Hunting Accident File > Safe Hunting?: > 2007

MN - Be careful, be visible when out hunting

Our view: Be careful, be visible when out hunting
Times Editorial Board

Published: November 07. 2007 12:30AM

Even if you bagged that trophy buck or simply enjoyed a quiet weekend in the woods, most Minnesotans probably agree that four hunting-related shootings Saturday and Sunday were far from the ideal way to start the 2007 firearms deer season.

Sadly, the season's first shooting was fatal. Craig Rupp, 60, died from a gunshot wound to the chest Saturday morning while hunting near Elbow Lake.

Of the other three shootings, one victim was in critical condition Monday, according to The Associated Press. Two other hunters suffered non-life-threatening injuries. Authorities indicated all four shootings appeared to be accidental.

For the record, both 2006 and 2005 saw nine deer-hunting shootings, three of which were fatal, according to the Department of Natural Resources. In 2004, there were four shootings but no fatalities.

Still, with the firearms deer season set to last anywhere from a few more days to almost three more weeks, depending on your location, it's worth taking a moment to review some basic safety tips.

Gun safety

First, the state Department of Natural Resources says statistics compiled in the past five years show that 44 percent of hunting-related shootings are self-inflicted. That means hunters themselves can play a huge role in reducing their odds of having an accident.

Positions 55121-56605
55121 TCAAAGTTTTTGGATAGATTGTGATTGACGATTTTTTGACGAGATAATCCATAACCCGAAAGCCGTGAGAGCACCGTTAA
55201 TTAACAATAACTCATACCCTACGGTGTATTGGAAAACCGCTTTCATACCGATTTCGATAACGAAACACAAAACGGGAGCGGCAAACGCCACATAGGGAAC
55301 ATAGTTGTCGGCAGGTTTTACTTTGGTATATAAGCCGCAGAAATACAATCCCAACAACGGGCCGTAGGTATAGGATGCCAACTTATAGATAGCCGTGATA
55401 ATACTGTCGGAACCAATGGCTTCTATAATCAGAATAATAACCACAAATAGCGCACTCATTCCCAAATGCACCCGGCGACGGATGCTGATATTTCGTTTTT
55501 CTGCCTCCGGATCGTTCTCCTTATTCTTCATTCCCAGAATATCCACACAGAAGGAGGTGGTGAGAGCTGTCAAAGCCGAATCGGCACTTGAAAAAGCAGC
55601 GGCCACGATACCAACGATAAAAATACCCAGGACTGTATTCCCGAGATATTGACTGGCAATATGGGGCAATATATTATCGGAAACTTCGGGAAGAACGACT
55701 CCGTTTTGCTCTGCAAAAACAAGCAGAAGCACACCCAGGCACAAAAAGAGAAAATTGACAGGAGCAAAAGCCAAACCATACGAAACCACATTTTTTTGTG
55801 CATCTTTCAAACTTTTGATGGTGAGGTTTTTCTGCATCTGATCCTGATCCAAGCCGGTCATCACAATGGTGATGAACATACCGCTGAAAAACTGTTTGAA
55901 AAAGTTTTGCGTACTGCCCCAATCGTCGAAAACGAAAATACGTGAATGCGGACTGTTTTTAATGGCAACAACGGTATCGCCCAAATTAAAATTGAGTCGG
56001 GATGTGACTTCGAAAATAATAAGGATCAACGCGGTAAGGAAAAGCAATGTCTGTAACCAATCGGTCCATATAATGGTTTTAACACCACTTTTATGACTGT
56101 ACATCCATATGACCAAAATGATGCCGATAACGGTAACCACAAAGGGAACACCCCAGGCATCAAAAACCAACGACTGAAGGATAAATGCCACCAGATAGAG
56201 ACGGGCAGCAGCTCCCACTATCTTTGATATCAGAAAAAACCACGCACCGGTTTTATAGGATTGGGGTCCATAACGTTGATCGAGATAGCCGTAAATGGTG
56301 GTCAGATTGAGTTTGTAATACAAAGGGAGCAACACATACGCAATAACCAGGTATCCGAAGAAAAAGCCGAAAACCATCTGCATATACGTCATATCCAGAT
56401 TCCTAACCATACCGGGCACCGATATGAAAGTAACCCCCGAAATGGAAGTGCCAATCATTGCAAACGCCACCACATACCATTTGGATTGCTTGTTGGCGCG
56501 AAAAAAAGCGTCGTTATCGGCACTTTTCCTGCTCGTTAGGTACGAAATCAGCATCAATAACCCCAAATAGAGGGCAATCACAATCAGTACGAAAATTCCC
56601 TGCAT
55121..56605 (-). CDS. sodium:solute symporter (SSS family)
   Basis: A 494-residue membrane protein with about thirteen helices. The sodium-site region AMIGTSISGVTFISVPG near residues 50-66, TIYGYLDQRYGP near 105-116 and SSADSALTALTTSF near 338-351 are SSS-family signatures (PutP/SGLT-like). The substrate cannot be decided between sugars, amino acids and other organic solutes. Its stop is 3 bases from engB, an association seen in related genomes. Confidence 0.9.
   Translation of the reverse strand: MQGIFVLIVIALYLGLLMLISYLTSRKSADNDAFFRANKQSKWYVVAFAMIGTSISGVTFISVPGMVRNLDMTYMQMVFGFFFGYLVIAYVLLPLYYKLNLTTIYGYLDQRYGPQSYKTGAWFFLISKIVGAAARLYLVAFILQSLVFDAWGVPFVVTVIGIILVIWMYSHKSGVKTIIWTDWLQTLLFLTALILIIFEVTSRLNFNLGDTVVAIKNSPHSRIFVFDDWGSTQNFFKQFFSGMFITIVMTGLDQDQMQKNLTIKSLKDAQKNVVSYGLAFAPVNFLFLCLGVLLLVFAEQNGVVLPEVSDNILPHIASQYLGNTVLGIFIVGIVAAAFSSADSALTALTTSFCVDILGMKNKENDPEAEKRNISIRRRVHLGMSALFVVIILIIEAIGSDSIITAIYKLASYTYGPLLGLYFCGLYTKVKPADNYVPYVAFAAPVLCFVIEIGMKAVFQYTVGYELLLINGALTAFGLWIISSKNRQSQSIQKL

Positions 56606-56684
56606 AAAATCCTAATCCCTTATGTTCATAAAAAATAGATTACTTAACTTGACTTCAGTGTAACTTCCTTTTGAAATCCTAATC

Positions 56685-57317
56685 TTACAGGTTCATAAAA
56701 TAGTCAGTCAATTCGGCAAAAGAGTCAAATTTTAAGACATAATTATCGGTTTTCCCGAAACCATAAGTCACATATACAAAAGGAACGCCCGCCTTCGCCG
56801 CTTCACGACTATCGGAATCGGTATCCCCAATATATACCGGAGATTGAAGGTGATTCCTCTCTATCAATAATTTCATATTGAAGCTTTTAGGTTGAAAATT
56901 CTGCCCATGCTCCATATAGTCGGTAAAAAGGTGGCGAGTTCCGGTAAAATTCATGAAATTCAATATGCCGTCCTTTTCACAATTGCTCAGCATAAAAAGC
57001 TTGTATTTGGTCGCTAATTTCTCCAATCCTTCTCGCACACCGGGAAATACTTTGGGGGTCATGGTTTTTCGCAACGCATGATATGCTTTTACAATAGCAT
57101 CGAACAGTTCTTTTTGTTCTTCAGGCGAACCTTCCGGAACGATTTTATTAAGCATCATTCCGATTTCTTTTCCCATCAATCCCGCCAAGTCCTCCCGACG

Even the most experienced hunters should practice good gun safety. That includes:

Making sure firearms have operational safeties and using them.

Always treating a gun like it's loaded. (Never point the barrel of a gun at any person.)

Unloading the gun before you climb up or down a tree stand.

Not carrying the gun with you when you climb up or down from that stand. Rather, use a rope to raise and lower the gun.

Be especially careful when cleaning any gun.


State statistics gathered the past five years also show the importance of all hunters seeing and being seen.

The DNR reports that 12 percent of victims who hunters shot were mistaken for game, 13 percent were out of the sight of the shooter and 17 percent were hit when the shooter swung the gun to shoot at game.

Those numbers show why it's important to wear highly visible clothing.

We recommend nothing less than 100 percent blaze orange for your torso and extremities.

Mostly, though, the key aspect of visibility rests with the person aiming the gun. They need to be absolutely certain of what they are shooting at and what is behind that target.

Only then is it safe to remove the safety and pull the trigger.


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